In September, 1739, he entered the freshman class at Yale College, “but,” as he says, “with some reluctancy, fearing lest I should not be able to lead a life of strict religion, in the midst of so many temptations.”  The “Great Religious Awakening” (1739-45) however, which arose and spread over the country visited New Haven, and Brainerd found himself deeply interested in it.  His standing as a scholar was good, but other college experiences of his have actually had more regard paid to them than did that fact.  The college authorities set themselves in opposition to the “revival movement,” so-called, and forbade the students to attend upon the services connected with it.  Several religious young men, however, associated themselves together for mutual conversation and assistance in spiritual things, and it was in the company of two or three friends in the college hall, that Brainerd was heard about this time to say, in answer to an inquiry concerning one of the college tutors, “he has no more grace than this chair.”  This was repeated to the college rector, Rev. Dr. Thomas Clap, and as Brainerd, while he confessed the impropriety of his language, declined to make a public confession and to humble himself before the whole college for what he had said only in private conversation, and as he had gone once to the separate meeting in New Haven, when forbidden by the Rector, the young culprit forthwith found himself expelled from the college.  His personal feeling under the indignity, as witnessed by his diary, seems to have been of the most praise worthy character, and his bearing under what was a trial so severe that he apparently never recovered from it, was that of a Christian gentleman.  But nothing availed with the college dignitaries, who refused him readmission and rejected his prayer to be allowed to graduate with his classmates, although urged to grant it by a council of Congregational ministers.  Brainerd’s biographers have attributed much of the dejected and semi-morbid frame of mind that characterized portions of his subsequent career to the absolutely indefensible and discreditable action of the college governors.

Being resolute to take up the Christian ministry, he was licensed to preach by the Danbury (Conn.) association of Congregational ministers, on July 20, 1742, and in November the same year he was asked by the American correspondents of the Scottish Society for Propagating Christian Knowledge, to visit New York and confer with them concerning entry upon missionary labor among the Indians of North America.  This arrangement was perfected and Brainerd began his work with the Stockbridge (Mass.) Indians, at a place named Kaunameek, twenty miles from the village of Stockbridge, April 1, 1743.  Here he labored for a year.  On November 3, 1744, in a letter addressed to the correspondents who had employed him, he gives ample account of his labor among the Indian people and of the reasons which induced him, after conference with the correspondents, to turn over the work among them to Rev. Mr. Sergeant, of Stockbridge, into whose bounds they agreed to remove, while he (Brainerd) should transfer his labors to the Delaware Indians.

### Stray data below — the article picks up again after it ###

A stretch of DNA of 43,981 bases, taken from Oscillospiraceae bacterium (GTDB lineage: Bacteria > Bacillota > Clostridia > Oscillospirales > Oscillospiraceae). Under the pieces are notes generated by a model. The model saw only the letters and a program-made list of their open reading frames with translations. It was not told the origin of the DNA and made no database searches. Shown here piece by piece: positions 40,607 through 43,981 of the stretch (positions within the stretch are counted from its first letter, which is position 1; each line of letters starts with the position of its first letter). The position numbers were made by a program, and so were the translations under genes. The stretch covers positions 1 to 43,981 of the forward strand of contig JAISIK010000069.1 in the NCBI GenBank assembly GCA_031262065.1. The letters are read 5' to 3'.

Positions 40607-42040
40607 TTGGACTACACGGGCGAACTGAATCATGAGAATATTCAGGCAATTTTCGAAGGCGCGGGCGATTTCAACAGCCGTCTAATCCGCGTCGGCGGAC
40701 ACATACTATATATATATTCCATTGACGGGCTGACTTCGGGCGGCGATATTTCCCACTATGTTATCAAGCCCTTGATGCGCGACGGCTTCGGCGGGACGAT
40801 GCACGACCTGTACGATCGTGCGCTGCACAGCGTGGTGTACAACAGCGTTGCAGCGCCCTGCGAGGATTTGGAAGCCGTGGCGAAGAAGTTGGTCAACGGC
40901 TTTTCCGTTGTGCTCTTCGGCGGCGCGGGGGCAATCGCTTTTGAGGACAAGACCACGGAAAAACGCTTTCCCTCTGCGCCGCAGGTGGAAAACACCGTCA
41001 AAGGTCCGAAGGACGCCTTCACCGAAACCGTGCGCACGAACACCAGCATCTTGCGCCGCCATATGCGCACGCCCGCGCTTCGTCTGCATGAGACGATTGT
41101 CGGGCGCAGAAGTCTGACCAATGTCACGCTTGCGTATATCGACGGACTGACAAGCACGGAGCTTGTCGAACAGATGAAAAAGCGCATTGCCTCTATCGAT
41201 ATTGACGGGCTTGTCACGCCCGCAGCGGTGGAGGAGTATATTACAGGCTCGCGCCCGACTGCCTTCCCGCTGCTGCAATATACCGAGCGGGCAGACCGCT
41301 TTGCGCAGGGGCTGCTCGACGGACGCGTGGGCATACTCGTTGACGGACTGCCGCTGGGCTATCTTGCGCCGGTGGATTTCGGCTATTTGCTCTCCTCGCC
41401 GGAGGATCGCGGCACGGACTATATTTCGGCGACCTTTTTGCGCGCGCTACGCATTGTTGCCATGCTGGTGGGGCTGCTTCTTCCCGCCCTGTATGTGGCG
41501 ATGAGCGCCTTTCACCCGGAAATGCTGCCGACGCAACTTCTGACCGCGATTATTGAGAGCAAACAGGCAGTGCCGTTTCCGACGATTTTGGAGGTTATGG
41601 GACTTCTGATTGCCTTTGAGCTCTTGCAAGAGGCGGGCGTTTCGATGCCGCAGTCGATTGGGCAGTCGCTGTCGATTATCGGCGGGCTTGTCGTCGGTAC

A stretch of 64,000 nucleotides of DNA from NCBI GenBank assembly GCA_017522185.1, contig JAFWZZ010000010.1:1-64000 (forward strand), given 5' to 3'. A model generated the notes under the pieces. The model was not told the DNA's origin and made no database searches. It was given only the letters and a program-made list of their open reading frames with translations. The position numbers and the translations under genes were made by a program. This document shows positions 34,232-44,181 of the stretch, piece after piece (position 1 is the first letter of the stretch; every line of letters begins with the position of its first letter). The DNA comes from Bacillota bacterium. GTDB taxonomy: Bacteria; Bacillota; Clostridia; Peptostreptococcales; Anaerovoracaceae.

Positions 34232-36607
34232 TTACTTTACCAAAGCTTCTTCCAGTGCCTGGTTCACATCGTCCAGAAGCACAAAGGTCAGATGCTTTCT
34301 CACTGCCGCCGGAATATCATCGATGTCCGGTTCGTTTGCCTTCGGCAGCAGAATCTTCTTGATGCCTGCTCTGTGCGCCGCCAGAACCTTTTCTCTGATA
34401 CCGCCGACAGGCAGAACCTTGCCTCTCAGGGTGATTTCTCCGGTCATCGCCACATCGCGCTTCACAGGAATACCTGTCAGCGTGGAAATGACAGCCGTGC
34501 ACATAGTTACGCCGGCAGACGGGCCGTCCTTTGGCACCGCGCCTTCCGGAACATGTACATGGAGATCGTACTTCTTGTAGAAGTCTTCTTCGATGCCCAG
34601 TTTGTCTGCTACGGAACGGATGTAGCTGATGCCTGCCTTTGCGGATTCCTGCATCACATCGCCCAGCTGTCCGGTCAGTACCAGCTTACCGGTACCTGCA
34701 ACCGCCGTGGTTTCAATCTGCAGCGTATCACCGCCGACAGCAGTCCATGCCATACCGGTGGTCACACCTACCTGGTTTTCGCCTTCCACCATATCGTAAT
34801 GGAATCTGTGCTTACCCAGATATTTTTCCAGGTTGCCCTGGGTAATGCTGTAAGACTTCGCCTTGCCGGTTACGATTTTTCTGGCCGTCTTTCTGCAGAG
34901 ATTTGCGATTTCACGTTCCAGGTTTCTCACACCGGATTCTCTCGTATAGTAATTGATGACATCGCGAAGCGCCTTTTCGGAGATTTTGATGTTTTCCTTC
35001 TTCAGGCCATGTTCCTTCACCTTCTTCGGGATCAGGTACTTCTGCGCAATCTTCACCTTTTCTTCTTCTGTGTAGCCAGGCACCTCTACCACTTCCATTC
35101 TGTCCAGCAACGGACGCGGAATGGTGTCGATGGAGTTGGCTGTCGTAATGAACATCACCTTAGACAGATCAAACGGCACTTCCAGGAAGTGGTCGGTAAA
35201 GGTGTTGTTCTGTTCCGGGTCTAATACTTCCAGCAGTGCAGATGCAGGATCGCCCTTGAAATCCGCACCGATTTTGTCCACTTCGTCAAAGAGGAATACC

He now received urgent invitations to settle in the ministry at Millington, Connecticut, and at Easthampton, Long Island.  But both these overtures were declined and he proceeded to the forks of the Delaware river near the present site of Easton, Pennsylvania, having been ordained by the Presbytery of Newark, June 11, 1744.  He appears to have labored diligently at this station for a year during which period he paid two visits to Indians of the Susquehanna, but without the eminent and signal success which subsequently attended his exertions in his third field of labor.  Much of his work was apostolic pioneering.

His health began to fail, and his mind acquired the habit of contemplating death as a relief from his trials of body and soul.  But he says: “God scarce ever lets these thoughts be attended with terror and melancholy: they are attended frequently with great joy.”

In June, 1745, he began the labors among Indians at Crossweeksung, New Jersey, near the present town of Freehold in that state, which have gone far to make his name immortal among missionary workers.  They continued for a year and consisted of faithful and earnest preaching among scattered Indian families, who from the first rejoiced at his advent among them, with the most pronounced and satisfactory results.  Brainerd’s record of these efforts and the impression from them is minute and attests a religious work which for genuineness and power has not often been surpassed.  In less than a year, it is asserted, he had baptized seventy-seven persons, of whom thirty-eight were adults, and the lives of most of these people were permanently reformed.